Physical activity is crucial for kids. Not only is it one of the best ways to fight against America’s serious childhood obesity epidemic, but getting one or more hours of physical activity per day, as recommended by the Centers for Disease Control and Prevention, can help promote a lifetime of health and well-being.
Luckily, most kids have a natural urge to play — and signing them up for sports is a great way to harness all of that natural energy and transform it into something even greater.
“The importance of physical activity for children is undeniable, and frankly it’s negligent when children are not given the opportunity to engage in this invaluable resource in life,” says Michelle M. Miller, certified trainer and founder of My First Workout in Tallahassee, Florida.
We asked experts to weigh in with tips and advice around sports and kids and to provide suggestions for the best sports for kids of all ages.
How sports can benefit kids
From T-ball to gymnastics, organized kids sports can benefit children in all five key developmental areas: physical, emotional, social, cognitive and moral. Miller cites benefits that include:
- Improved strength.
- Improved self-esteem.
- Improved critical thinking skills.
- Improved self-discipline.
- An increased awareness of right and wrong.
How sports can provide a foundation for fitness
So where do you come in? When it comes to youth sports, parents are so much more than carpool drivers. It’s up to you to help your children choose not only age- and personality-appropriate sports, but to help set a foundation for fitness from a young age.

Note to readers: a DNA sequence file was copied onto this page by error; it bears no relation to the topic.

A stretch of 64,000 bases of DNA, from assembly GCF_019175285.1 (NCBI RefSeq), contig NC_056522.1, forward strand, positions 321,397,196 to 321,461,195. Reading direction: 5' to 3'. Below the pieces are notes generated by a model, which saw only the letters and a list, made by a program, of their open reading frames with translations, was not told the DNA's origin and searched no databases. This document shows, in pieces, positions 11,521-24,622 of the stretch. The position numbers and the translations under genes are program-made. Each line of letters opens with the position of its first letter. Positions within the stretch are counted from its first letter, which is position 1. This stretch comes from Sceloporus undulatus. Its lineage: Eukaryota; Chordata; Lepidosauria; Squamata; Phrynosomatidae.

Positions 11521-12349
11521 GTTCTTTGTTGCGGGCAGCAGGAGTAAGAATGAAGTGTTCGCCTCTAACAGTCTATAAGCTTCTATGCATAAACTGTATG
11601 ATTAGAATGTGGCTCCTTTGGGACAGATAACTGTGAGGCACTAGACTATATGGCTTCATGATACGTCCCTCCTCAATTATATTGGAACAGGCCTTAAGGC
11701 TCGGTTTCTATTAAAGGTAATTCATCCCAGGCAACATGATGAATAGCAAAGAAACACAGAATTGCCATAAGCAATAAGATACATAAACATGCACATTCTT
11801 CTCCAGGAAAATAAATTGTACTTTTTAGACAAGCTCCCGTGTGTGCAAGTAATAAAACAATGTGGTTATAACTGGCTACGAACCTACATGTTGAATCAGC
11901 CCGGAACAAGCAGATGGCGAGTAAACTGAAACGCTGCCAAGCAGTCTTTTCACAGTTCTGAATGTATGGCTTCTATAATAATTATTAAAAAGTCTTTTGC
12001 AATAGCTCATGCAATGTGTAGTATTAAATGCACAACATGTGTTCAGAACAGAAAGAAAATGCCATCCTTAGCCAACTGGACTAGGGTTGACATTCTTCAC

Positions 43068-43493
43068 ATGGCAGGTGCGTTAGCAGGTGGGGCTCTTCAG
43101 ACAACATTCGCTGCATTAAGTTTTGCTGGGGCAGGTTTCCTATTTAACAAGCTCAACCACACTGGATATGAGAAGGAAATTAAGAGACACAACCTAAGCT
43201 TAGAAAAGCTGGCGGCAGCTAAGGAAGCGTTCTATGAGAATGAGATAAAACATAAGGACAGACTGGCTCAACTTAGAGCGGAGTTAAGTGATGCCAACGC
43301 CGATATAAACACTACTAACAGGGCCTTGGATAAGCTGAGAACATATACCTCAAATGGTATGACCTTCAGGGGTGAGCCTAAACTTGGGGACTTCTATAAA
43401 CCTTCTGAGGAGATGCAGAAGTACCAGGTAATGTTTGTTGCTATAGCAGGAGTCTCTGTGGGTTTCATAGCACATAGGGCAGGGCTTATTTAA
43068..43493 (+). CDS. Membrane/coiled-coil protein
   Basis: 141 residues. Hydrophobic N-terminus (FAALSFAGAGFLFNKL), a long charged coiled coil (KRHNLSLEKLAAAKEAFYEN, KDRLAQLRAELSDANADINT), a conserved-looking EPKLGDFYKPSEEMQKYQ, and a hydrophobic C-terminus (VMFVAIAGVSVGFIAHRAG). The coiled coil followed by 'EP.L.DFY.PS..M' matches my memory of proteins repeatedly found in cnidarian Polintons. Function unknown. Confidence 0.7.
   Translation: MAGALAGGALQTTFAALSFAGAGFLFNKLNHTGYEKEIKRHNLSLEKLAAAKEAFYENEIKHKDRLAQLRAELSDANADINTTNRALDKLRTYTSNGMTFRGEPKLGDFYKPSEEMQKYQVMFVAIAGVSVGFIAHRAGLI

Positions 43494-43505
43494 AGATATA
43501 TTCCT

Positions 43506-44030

“Take very young children to playgrounds and let them play, and teach older children body weight and basic weight-training exercises and easy forms of cardiovascular activity, such as walking, swimming or riding a bike,” Miller says. “When this type of foundation is laid for a child, the chances of them wanting to take their fitness to the next level by joining a sports team is so much greater.”
Best sports for kids under 5
Most parents of preschool-aged children can confirm they have a seemingly endless supply of energy. They love to run, jump and play, but they’re still refining skills like hand-eye coordination and the ability to follow rules. Kids in this age group tend to benefit most from activities that help build fundamental gross motor skills.
For this age group, Miller also suggests leaning toward activities that:
- Are not overly structured, time-involved or complicated.
- Help build self-control, body awareness and self-confidence — skills that will come in handy if and when the child is ready for organized sports.